The Kemp-Roth Tax Cut (officially the Economic Recovery Tax Act, or ERTA) of 1981 reduced marginal income tax in the United States rates by approximately 25% over three years (the top rate falling to 50% from 70% while the bottom rate dropped to 11% from 14%) and indexed them for inflation (though indexing was delayed until 1985). Its sponsors, RepresentativeJack Kemp and SenatorWilliam Roth, had hoped for more significant tax cuts.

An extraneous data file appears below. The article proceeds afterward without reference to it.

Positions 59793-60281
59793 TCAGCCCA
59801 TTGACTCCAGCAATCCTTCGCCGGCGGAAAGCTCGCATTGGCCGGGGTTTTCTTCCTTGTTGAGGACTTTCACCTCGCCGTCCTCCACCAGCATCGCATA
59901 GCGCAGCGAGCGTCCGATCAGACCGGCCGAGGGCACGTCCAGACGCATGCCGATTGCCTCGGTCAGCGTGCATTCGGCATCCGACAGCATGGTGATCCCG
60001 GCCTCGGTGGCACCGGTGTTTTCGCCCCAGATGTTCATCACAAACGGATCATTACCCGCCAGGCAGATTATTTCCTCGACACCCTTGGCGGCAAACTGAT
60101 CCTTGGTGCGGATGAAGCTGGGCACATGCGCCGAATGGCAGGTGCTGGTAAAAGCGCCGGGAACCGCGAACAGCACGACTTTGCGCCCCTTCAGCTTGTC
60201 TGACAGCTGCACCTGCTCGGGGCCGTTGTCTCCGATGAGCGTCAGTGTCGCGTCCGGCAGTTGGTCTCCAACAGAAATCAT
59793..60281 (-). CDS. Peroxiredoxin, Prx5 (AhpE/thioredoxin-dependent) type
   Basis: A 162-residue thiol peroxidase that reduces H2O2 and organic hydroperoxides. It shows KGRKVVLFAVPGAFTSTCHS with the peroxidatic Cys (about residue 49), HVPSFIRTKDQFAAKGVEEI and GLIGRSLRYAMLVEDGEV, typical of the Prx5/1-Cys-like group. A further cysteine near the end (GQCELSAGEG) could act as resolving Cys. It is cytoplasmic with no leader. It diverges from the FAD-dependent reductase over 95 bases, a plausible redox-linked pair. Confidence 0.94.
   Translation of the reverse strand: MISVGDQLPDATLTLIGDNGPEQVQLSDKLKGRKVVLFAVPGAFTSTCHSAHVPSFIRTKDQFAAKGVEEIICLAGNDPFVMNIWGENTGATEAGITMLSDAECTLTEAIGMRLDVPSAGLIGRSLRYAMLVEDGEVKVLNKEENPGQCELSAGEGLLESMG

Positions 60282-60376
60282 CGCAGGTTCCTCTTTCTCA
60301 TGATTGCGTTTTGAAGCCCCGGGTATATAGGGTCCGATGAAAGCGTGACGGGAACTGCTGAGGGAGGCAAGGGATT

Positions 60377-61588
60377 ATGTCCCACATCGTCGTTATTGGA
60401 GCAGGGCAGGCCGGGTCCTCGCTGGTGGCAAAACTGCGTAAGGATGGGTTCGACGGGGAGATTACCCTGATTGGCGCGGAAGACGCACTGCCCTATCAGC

Critics blame the tax cuts for the deficits in the budget of the United States government in the 1980s and early 1990s. Supporters credit them with helping the 1980s economic expansion. Supporters of the tax cuts also argue, using the Laffer curve, that the tax cuts increased government revenue. This is hotly disputed--critics contend that, although government income tax receipts did rise, it was due to economic growth not caused by the tax cuts, and would have risen more if the tax cuts had not occurred. Supporters see the growth as caused by the tax cuts. Controversy still remains as to whether the tax cuts of 1981 increased revenues.
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